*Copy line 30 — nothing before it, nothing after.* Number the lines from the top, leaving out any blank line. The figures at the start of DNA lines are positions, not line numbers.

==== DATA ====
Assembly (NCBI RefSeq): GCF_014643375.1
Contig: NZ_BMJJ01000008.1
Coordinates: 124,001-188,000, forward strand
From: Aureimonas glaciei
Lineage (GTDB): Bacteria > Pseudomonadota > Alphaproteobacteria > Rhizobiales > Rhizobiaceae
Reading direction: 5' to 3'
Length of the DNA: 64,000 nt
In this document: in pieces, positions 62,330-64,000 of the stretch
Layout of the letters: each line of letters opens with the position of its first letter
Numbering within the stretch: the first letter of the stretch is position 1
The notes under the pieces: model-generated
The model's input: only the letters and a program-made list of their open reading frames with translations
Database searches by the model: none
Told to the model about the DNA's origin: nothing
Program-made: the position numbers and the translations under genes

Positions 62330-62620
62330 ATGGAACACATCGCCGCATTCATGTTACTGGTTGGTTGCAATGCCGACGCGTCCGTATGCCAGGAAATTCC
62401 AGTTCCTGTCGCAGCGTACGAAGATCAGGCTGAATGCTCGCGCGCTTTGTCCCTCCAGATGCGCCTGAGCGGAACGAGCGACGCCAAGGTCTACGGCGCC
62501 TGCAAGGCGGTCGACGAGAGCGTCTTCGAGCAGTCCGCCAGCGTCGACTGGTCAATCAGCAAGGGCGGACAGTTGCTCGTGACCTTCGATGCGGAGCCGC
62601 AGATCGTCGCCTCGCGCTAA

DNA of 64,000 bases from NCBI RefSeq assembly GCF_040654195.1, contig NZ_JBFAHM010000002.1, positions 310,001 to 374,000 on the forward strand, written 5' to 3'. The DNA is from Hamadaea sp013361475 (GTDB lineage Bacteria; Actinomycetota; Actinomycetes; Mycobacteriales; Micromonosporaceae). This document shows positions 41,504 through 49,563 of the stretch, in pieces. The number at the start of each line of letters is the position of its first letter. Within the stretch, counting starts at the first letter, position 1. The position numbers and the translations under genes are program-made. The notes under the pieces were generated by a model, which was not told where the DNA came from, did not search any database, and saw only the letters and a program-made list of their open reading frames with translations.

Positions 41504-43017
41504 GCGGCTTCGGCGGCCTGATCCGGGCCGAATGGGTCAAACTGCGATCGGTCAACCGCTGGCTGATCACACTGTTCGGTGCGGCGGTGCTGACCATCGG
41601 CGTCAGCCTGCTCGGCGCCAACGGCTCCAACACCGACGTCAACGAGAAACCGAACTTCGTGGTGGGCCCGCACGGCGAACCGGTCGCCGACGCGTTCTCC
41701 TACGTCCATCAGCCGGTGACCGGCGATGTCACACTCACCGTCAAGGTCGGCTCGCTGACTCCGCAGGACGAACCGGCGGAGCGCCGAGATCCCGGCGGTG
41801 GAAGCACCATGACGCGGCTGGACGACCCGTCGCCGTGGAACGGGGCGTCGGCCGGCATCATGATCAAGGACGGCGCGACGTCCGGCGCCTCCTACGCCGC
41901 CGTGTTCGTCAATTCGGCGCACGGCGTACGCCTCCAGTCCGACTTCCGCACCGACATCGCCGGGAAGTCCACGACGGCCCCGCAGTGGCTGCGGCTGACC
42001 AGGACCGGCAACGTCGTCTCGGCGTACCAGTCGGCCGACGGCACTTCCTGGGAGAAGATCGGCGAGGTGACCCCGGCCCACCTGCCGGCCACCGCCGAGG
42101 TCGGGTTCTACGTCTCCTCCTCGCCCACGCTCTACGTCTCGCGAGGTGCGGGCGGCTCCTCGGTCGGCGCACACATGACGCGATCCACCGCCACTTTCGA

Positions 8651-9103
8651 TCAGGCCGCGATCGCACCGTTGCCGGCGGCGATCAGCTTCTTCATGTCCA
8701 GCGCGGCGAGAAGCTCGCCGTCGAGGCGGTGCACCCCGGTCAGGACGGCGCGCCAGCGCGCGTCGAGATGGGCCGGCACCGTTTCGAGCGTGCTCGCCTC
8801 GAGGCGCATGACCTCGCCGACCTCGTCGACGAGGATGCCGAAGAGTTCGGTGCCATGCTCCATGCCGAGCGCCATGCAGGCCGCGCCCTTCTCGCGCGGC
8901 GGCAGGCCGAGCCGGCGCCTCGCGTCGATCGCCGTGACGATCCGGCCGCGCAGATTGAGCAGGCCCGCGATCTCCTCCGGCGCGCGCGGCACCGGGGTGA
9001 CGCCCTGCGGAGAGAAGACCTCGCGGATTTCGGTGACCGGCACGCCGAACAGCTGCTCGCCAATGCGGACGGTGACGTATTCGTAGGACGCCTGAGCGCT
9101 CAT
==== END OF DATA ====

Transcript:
Positions 8651-9103